We have lots of pumps. It might be more accurate to say that we have a large rotation of pumps, because the majority of them just don’t last. The non-replaceable head starts leaking badly. Or the plastic body develops a crack. Or the seal goes and the manufacturer’s solution is “buy a new one.” Nothing, it seems, is built to last anymore. Even the large majority of the high-end pumps have some kind of maintenance kit which require special tools in order to service. And then there’s Silca with the SuperPista, a pump that is guaranteed for longer than you’ll own your current bike. It’s not even a fair fight, is it?
The SuperPista is the down-market version of the SuperPista Ultimate, a master class in materials and design masquerading as a bicycle pump. The changes to halve the price, however, are not nearly as drastic as one might expect. Rosewood handles have been swapped out for Beech. The magnetic dock has given way to a more traditional retention ring. Where the Ultimate is a zinc base and stainless body, the standard is an aluminum affair, and anodized black. If you are looking for the piece de resistance, buy the Ultimate and rest easy. For the rest of us, however, the SuperPista is a work of enormously skilled craftsmanship in a day and age where such a term is almost criminally misused.
The internals of the pump are almost identical to that of the Ultimate. The leather gasket, the suspension fork piston and IGUS Glide Rings, the 242 gasket in the chuck head, it’s all there. You receive a pump finished in black and red, fetching in its own right, with a braided hose line that wouldn’t be out of place in a Porsche service center. Go ahead and take the pump apart. Lay all the parts out in your very own exploded diagram. Each piece is machined metal, except for that famous leather gasket; there is no plastic. No rough edges. No flashing or mill marks or imperfections of any kind. If Silca had released this first, we would all have hailed it as the most beautifully put together pump we had ever seen. But, of course, it’s big brother holds that esteem.
So what’s using a $235 pump to inflate your bike tires like? A lot like driving a Mercedes when you’ve only ever owned Civics. They both get you from A to B, but the experience is altogether different. Where with our other pumps we have to fiddle with them to get them to seal up, or that you can only pull the pump stroke so far or it’ll lose prime, or the head comes loose if you don’t hold it onto the valve… the SuperPista has none of that. You press the chuck onto the valve, let go, and pump. Done.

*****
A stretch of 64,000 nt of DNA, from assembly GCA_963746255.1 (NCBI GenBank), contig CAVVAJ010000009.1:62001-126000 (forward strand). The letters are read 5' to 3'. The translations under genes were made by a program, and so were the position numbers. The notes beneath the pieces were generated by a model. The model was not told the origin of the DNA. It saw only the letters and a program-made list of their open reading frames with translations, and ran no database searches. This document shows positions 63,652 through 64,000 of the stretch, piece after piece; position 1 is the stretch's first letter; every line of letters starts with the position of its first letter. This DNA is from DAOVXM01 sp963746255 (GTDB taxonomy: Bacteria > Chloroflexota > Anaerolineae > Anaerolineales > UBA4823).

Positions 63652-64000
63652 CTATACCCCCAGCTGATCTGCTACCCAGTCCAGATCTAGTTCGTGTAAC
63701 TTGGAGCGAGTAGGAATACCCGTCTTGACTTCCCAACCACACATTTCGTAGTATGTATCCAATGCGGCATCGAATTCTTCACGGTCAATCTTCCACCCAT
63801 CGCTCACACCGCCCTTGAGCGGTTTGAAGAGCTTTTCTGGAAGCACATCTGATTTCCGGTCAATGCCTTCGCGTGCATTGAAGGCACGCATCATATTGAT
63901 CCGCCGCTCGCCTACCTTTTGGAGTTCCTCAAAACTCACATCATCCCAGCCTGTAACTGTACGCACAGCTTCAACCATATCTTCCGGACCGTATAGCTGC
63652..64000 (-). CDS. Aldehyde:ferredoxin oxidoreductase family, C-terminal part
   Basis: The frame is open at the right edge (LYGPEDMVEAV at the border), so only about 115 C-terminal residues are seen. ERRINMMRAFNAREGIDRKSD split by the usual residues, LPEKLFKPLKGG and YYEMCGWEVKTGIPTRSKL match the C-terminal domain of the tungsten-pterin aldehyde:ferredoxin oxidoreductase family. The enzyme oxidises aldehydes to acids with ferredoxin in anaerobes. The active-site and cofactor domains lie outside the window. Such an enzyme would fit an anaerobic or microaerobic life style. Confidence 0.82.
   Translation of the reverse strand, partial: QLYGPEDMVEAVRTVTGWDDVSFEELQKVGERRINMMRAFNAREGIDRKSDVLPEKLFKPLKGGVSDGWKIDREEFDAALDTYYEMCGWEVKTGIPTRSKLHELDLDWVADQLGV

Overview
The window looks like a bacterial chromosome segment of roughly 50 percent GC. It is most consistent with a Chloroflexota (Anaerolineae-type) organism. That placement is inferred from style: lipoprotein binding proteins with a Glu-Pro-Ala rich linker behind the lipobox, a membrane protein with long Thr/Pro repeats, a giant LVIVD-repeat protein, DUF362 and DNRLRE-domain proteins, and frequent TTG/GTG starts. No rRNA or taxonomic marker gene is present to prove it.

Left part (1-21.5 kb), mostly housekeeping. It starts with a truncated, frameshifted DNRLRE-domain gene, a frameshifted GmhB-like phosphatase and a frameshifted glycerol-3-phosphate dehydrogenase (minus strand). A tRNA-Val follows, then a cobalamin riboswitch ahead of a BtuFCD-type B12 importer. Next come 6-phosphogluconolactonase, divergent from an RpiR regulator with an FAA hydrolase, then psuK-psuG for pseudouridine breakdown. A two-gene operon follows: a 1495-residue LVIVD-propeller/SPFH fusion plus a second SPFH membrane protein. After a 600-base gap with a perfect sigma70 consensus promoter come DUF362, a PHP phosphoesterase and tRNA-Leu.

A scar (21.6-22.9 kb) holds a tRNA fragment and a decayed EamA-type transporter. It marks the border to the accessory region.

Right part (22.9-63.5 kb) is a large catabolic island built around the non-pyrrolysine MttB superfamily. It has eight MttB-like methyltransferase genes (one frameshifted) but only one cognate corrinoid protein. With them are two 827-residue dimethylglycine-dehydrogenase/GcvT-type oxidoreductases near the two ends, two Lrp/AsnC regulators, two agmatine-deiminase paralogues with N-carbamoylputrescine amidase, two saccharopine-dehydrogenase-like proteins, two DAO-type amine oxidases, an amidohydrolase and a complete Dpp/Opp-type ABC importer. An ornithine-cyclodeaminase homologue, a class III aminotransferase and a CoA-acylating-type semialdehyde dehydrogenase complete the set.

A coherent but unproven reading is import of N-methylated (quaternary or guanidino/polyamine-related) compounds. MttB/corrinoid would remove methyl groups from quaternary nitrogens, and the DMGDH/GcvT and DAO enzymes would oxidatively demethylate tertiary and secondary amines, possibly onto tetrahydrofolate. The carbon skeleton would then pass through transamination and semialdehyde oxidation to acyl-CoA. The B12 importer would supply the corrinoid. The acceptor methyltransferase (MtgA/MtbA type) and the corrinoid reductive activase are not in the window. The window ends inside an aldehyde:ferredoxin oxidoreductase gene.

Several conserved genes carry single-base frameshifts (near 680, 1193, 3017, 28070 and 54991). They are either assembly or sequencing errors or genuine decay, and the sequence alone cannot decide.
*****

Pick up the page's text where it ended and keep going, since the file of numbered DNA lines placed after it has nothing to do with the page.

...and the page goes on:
The stroke produces a prodigious amount of air that goes directly into your tire. The head doesn’t leak, no matter how beat up the valve core is. The gauge is massive in comparison to any pump we have in the office, and with a claimed 2% accuracy (we measured, as it happens, and found it to be even closer than that versus a lab-grade scientific gauge) you don’t need to worry about whether 95 psi really means 95. As with all high-quality tools, the SuperPista cuts through the noise and unnecessary song and dance of dealing with the things you’re using to accomplish the task and just gets straight to it and does the job – and that is the highest compliment we can give it.
If you ask Silca’s owner, Josh Poertner, he says that the SuperPista’s performance is about 90 percent as good as the Ultimate’s. Side by side its hard to feel the difference. If we had to guess, we’d put it down to tolerances in manufacturing with the different materials, namely stainless steel versus aluminum for the cylinder walls. Even so, at “just” 90 percent performance, the SuperPista will drastically outperform almost anything available right now for remotely similar money. If you have an Ultimate, we’re certainly jealous of you, but for half the cost of one, our money will happily go towards a SuperPista. In fact, it is.